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The FBI arrested two men wanted in connection with the Oklahoma City bombing May 2 after raiding a motel in Missouri. Gary Allen Land and Robert Jacks were being held as material witnesses to the April 19 bombing. The FBI said it didn't yet know if Land was ''John Doe 2.'' James Nichols, charged with conspiring to make explosives with McVeigh, was to have a bond hearing the same day. Nichols and his brother Terry are also material witnesses. Search crews, meanwhile, prepared to use machinery to clear away rubble in the federal building. President Clinton urged Americans to denounce antigovernment zealots. Administration law-enforcement officials asked Congress to expand their powers to investigate potentially dangerous groups. (Story, Page 3.)
The White House, rejecting a challenge from House Speaker Gingrich, refused to propose a remedy for Medicare's fiscal woes until the Republicans put their own cards on the table. White House chief of staff Panetta said House Republicans have a responsibility to produce a budget that addresses Medicare's pending bankruptcy. The House Ways and Means Committee was to hear testimony from Health and Human Services Secretary Shalala May 2 regarding the crisis. (Story, Page 1.)
Sales of new homes rose 3 percent in March, reversing direction from February's 12.5 percent plunge, as mortgage rates continued to fall. The market was mixed, however, with sales rising by double-digit figures in the Midwest and West and falling by double-digit figures in the Northeast and South, the Commerce Department said.
The administration said it will allow thousands of Cuban refugees held at Guantanamo Bay to migrate to the US. Officials said the new policy would be announced May 2 as part of an agreement with Cuba. The administration said Cubans trying to reach the US by boats and rafts will be returned to Havana. (Opinion, Page 20.)
The Federal Election Commission said more money was raised and spent in last year's congressional races than ever before. Candidates raised $740.6 million and spent $724 million, breaking records set in both categories during the 1992 election cycle. Candidates raised 12 percent more in the 1994 cycle than they did in 1992 and spent 6 percent more, the FEC said.
The Senate was expected to vote May 2 on extending the proposed cap on punitive damages to health-care providers. The amendment would limit punitive damage awards in malpractice cases to three times the amount of economic damages or $250,000, whichever is greater.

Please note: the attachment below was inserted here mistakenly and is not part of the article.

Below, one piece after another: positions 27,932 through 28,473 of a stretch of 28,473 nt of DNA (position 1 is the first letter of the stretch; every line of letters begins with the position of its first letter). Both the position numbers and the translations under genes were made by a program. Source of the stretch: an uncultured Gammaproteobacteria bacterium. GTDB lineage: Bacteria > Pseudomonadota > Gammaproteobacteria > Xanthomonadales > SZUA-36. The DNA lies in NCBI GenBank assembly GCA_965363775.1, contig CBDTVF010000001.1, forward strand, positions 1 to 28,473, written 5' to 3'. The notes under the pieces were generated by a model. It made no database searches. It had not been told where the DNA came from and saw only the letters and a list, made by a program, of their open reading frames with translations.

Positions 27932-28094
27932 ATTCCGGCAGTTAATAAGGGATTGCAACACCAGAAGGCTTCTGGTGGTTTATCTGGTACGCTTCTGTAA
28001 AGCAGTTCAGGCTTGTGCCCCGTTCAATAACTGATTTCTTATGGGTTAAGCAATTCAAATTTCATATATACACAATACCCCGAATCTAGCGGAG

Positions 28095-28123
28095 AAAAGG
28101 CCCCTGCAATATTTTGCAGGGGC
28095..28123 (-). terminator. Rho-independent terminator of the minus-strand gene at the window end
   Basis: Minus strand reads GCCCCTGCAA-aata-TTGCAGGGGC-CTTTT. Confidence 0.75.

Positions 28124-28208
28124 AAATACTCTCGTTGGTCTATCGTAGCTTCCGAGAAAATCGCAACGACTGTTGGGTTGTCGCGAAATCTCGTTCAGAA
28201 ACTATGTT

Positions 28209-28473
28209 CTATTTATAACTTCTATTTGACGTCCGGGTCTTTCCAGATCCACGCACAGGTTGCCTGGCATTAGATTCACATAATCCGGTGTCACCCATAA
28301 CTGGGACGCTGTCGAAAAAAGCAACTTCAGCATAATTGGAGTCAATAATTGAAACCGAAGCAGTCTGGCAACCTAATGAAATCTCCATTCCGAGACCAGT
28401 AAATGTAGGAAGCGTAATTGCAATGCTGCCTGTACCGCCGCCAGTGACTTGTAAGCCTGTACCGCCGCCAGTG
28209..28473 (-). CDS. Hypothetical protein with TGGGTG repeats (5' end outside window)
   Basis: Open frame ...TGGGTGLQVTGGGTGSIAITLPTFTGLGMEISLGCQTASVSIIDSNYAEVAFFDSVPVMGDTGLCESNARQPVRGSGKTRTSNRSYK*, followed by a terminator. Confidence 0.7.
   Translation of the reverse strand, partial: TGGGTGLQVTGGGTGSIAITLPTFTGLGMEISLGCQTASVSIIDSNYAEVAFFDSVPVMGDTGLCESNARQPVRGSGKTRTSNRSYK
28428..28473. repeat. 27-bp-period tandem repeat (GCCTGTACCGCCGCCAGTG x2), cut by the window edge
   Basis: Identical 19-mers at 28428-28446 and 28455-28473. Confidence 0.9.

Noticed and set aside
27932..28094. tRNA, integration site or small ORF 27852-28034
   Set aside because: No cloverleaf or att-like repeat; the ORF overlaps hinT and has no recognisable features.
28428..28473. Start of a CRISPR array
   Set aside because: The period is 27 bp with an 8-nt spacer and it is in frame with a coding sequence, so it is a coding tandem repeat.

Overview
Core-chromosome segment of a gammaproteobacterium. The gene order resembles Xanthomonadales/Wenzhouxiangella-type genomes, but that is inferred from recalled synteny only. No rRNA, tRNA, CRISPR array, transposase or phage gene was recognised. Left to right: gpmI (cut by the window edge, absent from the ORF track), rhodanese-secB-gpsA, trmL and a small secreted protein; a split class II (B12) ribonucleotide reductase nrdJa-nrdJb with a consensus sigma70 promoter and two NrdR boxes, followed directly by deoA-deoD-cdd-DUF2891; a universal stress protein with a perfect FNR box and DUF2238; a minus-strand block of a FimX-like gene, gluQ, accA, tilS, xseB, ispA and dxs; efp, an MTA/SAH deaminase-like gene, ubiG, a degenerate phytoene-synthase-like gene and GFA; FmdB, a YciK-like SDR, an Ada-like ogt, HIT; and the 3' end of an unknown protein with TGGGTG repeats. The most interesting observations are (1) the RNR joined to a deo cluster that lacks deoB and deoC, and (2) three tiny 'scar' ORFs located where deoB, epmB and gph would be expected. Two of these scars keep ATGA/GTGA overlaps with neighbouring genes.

Under a plan released by the Concord Coalition, a balanced-budget lobbying group, 4 out of every 10 Americans who get federal entitlements and earn more than $40,000 a year would have to make sacrifices to help balance the budget. The Concord Coalition said burgeoning federal health-care costs must be addressed or it will be impossible to keep the budget balanced after 2002. The report stopped short of calling for a radical overhaul of the health-care system.
Major League umpires and baseball owners agreed to a new five-year contract May 1, ending a 120-day management lockout. The umpires were due back on the diamond May 3, with raises of 25 percent to 37.5 percent.
A seventh juror in the O. J. Simpson double-murder trial was dismissed, leaving only five alternates. A 28-year-old Hispanic woman was chosen as a replacement. If the number of jurors drops below 12, both sides would have to agree to continue or a mistrial would be declared.
Serb rockets hit the Croatian capital of Zagreb May 2, killing four and wounding up to 70 as Croatia erupted in the worst fighting in two years. Croatia bombed a Serb-held bridge that is the Croatian Serbs' last link to Bosnian Serbs. Croatian armed forces had stormed across a UN cease-fire line May 1, but May 2 the government said the offensive was over. Battlefronts also erupted across Bosnia after a truce expired May 1. (Story, Page 1.)
US trade representative Kantor and Japanese Trade Minister Hashimoto were to meet May 3 in Vancouver to try to break an impasse on sales of US autos and auto parts in Japan. The US, charging unfair practices, has leaked warnings of trade sanctions if talks fail again.
Gaullist Chirac, frontrunner in the French presidential vote May 7, pledged radical budget changes to create jobs and hinted at a higher minimum wage. Rightist Le Pen refused to endorse either Chirac or his opponent, Socialist Jospin. (Story, Page 6.)